Review: The Raven by Sylvain Reynard


“I am the darkness made visible.”

I gotta say, this book was quite intriguing. The Raven was the perfect combination of romance, mystery and fantasy. I stayed up way past my bedtime, just to read more. I fell hard for the Prince. I was pulled into the story and I’m not sure I ever want to leave.

I loved the Gabriel’s Inferno series so much, to the point of obsession, and was worried that this may not live up the expectations. Silly me, I worried for nothing. The romance was swoon worthy. The words spoken made me melt. The excitement gave me chills and the sexual tension was gripping.

Raven Wood spends her days at Florence’s Uffizi Gallery restoring fine works of Renaissance art. But an innocent walk home after an evening with friends changes her life forever. When she intervenes in the senseless beating of a homeless man, his attackers turn on her, dragging her into an alley. Raven is only semi-conscious when their assault is interrupted by a cacophony of growls followed by her attacker’s screams. Mercifully, she blacks out, but not before catching a glimpse of a shadowy figure who whispers to her…

Cassita vulneratus.

When Raven awakes, she is inexplicably changed. She returns to the Uffizi, but no one recognizes her and more disturbingly, she discovers that she’s been absent an entire week. With no recollection of the events leading up to her disappearance, Raven also learns that her absence coincides with one of the largest robberies in Uffizi history – the theft of a set of priceless Botticelli illustrations. When the baffled police force identifies her as its prime suspect, Raven is desperate to clear her name. She seeks out one of Florence’s wealthiest and elusive men in an attempt to uncover the truth about her disappearance. Their encounter leads Raven to a dark underworld whose inhabitants kill to keep their secrets…

Raven was inspiring. She never let the past destroy her. Her life hasn’t been easy, by any stretch of the imagination, but she won’t let that stop her. She fights for what’s right, even at the risk of her own life. No matter what life throws at her, she takes a stand against the wrongdoers, and I love that about her. I was cheering her on the whole time.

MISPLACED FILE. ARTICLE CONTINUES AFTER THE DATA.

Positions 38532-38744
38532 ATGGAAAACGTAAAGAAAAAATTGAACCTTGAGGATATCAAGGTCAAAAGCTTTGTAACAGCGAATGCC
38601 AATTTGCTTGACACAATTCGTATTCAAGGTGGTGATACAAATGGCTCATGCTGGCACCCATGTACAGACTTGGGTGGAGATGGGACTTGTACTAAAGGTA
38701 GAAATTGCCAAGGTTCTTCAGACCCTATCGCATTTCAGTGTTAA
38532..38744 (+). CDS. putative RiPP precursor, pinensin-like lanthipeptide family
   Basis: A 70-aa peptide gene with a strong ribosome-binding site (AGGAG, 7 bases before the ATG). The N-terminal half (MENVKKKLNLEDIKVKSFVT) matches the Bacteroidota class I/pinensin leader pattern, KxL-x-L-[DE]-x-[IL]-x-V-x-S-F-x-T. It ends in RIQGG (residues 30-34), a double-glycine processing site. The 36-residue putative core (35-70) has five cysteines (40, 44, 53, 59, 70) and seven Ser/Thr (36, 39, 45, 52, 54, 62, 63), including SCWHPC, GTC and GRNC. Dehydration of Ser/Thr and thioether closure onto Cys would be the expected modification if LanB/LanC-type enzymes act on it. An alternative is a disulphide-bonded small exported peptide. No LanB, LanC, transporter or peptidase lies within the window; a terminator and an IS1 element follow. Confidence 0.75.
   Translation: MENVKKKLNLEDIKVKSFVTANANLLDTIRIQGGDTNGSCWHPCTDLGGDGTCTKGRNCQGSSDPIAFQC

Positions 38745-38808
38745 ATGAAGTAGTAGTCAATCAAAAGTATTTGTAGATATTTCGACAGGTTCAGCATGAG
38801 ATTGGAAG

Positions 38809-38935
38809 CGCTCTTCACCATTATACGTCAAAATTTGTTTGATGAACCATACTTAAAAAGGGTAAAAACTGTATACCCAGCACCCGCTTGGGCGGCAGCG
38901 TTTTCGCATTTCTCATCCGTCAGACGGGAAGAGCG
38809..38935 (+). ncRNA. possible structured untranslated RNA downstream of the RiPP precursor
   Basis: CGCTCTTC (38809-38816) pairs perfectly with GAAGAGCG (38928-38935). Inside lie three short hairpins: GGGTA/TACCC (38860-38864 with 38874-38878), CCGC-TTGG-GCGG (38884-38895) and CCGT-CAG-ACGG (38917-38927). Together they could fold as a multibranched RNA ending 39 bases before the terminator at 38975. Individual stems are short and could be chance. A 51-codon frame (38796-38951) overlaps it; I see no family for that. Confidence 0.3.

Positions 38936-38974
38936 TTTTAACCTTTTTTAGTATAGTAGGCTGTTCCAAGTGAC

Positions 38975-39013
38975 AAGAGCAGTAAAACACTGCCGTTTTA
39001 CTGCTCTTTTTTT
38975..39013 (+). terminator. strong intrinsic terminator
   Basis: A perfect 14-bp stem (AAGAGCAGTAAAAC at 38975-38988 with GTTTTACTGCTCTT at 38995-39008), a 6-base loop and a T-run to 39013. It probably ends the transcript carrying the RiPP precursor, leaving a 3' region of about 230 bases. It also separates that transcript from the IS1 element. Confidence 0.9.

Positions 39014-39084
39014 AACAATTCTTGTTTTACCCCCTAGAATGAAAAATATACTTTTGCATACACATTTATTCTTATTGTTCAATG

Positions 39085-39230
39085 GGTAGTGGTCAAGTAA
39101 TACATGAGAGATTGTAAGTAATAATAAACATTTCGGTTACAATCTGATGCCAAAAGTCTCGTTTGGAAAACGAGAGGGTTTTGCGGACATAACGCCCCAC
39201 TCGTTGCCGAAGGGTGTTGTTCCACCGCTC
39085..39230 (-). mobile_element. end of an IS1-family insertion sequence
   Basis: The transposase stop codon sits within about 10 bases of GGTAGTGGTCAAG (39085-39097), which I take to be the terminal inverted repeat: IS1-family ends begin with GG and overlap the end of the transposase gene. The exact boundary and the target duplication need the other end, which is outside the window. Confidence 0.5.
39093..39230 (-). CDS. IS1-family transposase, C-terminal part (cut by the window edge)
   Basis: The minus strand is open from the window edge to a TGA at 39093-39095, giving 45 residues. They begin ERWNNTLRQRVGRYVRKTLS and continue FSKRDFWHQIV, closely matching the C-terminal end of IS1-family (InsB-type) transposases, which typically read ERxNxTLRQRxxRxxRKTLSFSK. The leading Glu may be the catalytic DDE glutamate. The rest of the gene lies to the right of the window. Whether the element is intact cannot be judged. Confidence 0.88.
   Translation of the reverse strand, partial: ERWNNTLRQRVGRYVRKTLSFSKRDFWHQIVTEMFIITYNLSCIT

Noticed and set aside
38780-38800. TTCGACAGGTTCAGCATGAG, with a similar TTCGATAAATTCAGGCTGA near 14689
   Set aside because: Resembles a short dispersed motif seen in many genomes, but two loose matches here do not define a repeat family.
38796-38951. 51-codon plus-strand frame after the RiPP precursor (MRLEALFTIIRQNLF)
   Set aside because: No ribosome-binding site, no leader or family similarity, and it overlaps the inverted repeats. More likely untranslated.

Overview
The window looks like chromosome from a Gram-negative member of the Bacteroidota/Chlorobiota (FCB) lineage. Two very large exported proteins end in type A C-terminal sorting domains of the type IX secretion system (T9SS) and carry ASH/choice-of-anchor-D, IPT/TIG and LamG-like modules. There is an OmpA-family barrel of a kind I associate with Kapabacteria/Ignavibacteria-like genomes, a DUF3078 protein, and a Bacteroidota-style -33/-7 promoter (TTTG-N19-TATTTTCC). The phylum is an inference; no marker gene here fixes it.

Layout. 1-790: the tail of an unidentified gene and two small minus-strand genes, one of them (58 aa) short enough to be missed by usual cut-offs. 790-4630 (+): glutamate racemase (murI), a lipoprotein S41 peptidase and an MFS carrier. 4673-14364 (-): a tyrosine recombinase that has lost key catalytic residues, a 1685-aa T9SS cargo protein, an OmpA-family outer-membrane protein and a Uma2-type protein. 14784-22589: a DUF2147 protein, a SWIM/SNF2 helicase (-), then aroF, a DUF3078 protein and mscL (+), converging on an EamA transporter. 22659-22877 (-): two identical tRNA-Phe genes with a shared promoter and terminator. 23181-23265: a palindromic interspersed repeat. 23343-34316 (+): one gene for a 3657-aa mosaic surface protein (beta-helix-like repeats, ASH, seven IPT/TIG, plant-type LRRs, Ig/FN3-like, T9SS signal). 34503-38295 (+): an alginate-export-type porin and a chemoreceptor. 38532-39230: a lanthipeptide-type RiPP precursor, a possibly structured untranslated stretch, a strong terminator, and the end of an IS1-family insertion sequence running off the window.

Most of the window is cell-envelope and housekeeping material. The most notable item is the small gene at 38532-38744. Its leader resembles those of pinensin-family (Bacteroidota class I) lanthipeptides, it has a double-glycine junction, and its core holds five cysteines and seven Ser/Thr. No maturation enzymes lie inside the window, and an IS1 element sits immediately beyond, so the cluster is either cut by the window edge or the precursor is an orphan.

The Prince is, by far, one of the most romantic characters I’ve ever read. I swear, over half of the book is filled with swoon worthy quotes from him.

“You are my greatest virtue and my deepest vice.”

The Prince is all about protecting his city. He has no time for love. But when he save Raven, part of him was drawn to her. He wants her, and he normally doesn’t want anyone. But he knows that she should go away and stay away, for her own safety, but she’s stubborn. So he finds himself keeping tabs on her and protecting her when the need arises.

They were the most improbable of lovers. Yet it was manifest to both they were indeed a perfect match.

This book had the same artistic feel that the Inferno series did. I find that I am googling these paintings just to see the beauty. I know it is nothing like it would be in person, but it gives me a glimpse into the world of the Prince. We’re visited by Gabriel and Julianne Emerson for bit. It was nice to see them, even if the Prince wants to make them suffer for something he feels that they did wrong. But I’m still hoping that he has a change of heart.

What a perfect beginning to another beautiful and artistic series. I can’t wait for the sequel!!


Buy The Raven (Florentine series)

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